It’s been 30 years since the word “fatwa” entered into Western consciousness. Salman Rushdie published The Satanic Verses and a dying Ayatollah Khomeini of Iran issued a fatwa (religious edict) calling for his death.
Three decades later, what have we learned? Rushdie’s life was made a living hell and a murderous terror group gained enough traction and support that it almost took over an entire country or two in the Middle East.
If you listen to the BBC, it seems the response of the West to the fatwa “radicalized” an entire generation of Muslims.
What really happened in 1989?
After the fatwa was issued, massive protests erupted in Muslim countries and communities worldwide. In case you are wondering, the protests were not in favor of free speech. Without reading the book – which arguably doesn’t come near to the Islamic criterion of blasphemy — the protests were against Rushie and in support of the death warrant against him. Numerous killings, attempted killings and bombing of bookstores around the world followed.
In the UK, where the book was originally published, protests of up to 10,000 Muslims at a time in the streets took place culminating in public burnings of the book, evoking “images of medieval (not to mention Nazi) intolerance,” wrote journalist Robert Winder of the surreal scene.
Certainly, it wasn’t the first time the Muslim community had encountered the concept of blasphemy, yet here, with one simple fatwa, the West learned that communities they had welcomed into their midst and their countries were far from integrating one of the core values of their adopted homeland: freedom of expression and the right not to be killed for exercising it.
Fast forward to 2019
Yet, 30 years later, in our society that celebrates victimhood and dismisses the responsibility that comes with being a human being imbued with moral agency, the BBC marked this milestone with an article titled ‘Salman Rushdie radicalized my generation.’
Here’s the logic, according to one of the preeminent news outlets of the Western World:
- White Brits were outraged by the fatwa
- College-aged white Brits expected their Muslim friends (who were just like them – partying at universities, not interested in religion) to react the same way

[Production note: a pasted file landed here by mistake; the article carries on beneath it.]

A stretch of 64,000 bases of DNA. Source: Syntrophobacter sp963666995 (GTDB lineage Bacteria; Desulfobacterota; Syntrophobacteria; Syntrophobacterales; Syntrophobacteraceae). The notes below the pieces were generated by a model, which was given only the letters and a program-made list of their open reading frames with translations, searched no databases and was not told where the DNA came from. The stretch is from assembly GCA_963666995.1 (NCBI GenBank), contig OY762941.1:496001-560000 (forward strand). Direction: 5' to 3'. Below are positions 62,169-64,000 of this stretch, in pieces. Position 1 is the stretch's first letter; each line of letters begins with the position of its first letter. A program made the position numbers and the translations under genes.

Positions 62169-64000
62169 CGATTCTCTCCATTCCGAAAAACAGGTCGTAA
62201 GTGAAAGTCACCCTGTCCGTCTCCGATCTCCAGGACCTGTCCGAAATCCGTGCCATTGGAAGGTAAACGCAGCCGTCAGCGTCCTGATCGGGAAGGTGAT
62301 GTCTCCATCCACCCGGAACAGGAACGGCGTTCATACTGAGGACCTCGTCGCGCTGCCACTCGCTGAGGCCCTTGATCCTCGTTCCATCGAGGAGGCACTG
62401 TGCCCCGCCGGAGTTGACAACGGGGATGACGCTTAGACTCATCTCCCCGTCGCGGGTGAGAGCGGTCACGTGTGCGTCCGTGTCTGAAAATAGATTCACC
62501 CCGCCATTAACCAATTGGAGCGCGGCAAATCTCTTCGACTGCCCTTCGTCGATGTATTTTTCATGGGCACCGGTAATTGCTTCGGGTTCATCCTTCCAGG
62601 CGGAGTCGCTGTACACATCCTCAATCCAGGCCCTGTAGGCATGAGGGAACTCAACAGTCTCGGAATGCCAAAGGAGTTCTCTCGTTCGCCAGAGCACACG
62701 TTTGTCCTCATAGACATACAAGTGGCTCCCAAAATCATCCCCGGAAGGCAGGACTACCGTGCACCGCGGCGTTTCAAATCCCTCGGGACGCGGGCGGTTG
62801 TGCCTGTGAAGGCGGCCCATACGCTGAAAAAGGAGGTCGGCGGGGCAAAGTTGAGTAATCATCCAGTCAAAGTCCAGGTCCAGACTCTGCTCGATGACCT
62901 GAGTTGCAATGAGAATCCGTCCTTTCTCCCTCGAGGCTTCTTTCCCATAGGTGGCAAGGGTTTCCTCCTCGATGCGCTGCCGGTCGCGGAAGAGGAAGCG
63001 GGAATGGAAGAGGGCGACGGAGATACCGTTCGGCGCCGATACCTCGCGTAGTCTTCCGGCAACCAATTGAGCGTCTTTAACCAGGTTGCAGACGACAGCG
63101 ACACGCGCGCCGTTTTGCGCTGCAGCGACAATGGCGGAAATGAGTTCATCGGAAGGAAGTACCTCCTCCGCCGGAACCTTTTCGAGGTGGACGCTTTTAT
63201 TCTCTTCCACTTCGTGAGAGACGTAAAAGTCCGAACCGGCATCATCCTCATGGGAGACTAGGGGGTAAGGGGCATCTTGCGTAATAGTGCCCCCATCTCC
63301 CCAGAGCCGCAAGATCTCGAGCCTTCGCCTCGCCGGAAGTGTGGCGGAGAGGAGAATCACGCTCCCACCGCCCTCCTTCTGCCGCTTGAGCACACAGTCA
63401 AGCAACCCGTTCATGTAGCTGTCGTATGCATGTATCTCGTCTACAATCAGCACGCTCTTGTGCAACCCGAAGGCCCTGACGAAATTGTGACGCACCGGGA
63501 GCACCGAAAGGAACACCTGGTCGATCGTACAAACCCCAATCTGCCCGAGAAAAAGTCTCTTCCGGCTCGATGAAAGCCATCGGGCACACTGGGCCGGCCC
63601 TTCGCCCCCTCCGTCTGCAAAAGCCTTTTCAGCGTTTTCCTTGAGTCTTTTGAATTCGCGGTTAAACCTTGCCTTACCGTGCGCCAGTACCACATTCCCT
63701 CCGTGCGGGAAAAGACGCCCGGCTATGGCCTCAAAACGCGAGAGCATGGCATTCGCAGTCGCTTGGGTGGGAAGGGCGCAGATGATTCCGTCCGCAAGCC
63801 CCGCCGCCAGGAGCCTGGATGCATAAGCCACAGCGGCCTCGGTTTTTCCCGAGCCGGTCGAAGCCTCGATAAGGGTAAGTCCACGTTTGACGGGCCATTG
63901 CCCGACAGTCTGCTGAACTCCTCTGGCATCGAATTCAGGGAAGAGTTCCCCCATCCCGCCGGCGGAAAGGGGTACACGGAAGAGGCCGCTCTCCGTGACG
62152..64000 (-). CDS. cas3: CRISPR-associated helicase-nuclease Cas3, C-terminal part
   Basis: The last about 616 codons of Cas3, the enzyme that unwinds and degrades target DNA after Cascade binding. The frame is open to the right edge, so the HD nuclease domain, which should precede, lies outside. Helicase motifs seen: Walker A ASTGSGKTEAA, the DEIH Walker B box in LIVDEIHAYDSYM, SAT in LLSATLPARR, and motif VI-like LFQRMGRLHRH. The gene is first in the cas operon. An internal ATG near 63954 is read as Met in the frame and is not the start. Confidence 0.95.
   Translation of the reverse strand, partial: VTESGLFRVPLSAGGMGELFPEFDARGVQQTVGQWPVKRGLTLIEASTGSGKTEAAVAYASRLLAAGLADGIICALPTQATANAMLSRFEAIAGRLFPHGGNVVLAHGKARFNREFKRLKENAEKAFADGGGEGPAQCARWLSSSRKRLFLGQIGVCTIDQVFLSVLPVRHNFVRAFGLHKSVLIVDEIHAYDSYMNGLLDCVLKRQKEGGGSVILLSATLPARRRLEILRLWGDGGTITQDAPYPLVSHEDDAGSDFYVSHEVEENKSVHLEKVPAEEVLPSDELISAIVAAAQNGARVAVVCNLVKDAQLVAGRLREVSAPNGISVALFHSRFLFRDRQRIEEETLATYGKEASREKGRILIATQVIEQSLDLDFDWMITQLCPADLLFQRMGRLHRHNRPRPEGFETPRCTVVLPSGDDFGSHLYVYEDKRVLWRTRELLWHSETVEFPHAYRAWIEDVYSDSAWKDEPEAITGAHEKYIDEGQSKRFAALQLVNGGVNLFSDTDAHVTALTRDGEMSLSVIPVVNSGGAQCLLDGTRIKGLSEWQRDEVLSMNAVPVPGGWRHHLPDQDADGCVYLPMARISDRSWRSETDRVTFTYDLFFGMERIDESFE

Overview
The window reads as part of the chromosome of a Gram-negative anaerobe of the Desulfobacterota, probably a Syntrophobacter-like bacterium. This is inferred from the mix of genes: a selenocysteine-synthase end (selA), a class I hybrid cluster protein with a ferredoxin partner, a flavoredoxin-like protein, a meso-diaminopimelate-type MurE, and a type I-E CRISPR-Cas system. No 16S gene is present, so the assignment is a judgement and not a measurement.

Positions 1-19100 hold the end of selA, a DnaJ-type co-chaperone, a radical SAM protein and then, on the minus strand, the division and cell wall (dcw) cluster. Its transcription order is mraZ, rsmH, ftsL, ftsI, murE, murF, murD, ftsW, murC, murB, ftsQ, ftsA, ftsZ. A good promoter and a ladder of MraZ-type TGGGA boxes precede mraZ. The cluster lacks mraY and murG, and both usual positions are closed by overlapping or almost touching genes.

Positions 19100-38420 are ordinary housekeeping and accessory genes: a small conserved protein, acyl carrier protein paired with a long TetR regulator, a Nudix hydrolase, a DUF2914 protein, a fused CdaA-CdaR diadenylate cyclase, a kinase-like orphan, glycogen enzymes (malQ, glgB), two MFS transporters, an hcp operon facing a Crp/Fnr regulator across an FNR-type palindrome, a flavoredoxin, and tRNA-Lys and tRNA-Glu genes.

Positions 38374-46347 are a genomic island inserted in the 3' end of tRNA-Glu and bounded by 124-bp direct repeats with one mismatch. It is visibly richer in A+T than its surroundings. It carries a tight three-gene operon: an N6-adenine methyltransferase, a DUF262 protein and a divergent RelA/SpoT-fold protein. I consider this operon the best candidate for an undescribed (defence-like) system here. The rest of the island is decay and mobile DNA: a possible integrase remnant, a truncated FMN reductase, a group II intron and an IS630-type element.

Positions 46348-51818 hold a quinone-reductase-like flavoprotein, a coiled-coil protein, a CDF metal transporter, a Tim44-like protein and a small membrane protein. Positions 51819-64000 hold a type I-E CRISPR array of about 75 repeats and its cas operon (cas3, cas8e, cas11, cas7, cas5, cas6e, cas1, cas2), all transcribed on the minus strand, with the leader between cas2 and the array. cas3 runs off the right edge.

- Instead, their Muslim friends felt insulted by their white friends, claiming the whites blamed them as Muslims for the fatwa of the ayatollah
- The whites demanded their Muslim friends choose sides (free speech or the ayatollah)
- This pushed the Muslims to side with the ayatollah and enter into the swirling vortex of becoming radicalized
The BBC article centers around the case of Alyas Karmani, now a famous imam, and shows how the events following the fatwa radicalized him. It then extrapolates for his entire generation.
Karmani describes himself before the fatwa as a carefree student who happily ran away from his traditional Pakistani family to the life of a white, liberal college student. “That was my crowd,” he said.
An important “fixture on the student scene,” Karmani enjoyed music, dancing and clubbing. “I had a wonderful time and then something really inconvenient happened in 1989,” he relates [my emphasis].
Karmani says he personally felt the brunt of the fatwa. “I thought these friends understood and accepted me but now they were pointing fingers. The conversations went like this: ‘What’s wrong with you people? Why are you doing this? Why have you put a death threat on Salman Rushdie? What side are you on? Are you with us or against us?’ It was really as stark as that,” he said.
This was apparently enough to push him away from the life of a carefree college student and into to the mosques of his childhood, only this time he explored his faith in a “radical direction.”
“It all started with the publication of The Satanic Verses and how people pushed me away. That’s why I always say I am one of Rushdie’s children. I was radicalized by white liberals.”
To Mr. Karmani, let me say this:
You chose to become radicalized and you chose who would radicalize you. White liberals didn’t radicalize you. As a human being, who was over the age of 18, you had at that time — as you have today — moral agency: the ability to discern right and wrong and make correct moral decisions on your own. Plenty of others have used that agency under much greater stress to make the correct moral decisions.
Karmani, who remains today a devout Muslim albeit less radical (he says he now champions “the middle way”), could easily have sided with his white friends and said something like this:
“Hey, why are you lumping me with those crazies out there protesting? I believe in freedom of expression just like you do. In fact, while I recognize it may be hard for you to convince these guys that such freedoms are the morally-correct way to organize a society, since they are my ‘people,’ I’m going to work from the inside to change their minds.”
(This is not to the mention the fact that it’s generally not the way of liberals to lump ethnic or religious groups together and make generalizations about them.)
And to the BBC, this is what I would say about this item and its one-sided reporting:
Promoting this type of victimhood mentality that absolves the behavior of not only the individuals mentioned in this particular piece but entire communities is immoral. It is a narrative that breaks down the fabric of a society committed to freedoms that those in other parts of the world only dream of and destroys the values that led to their establishment in the first place.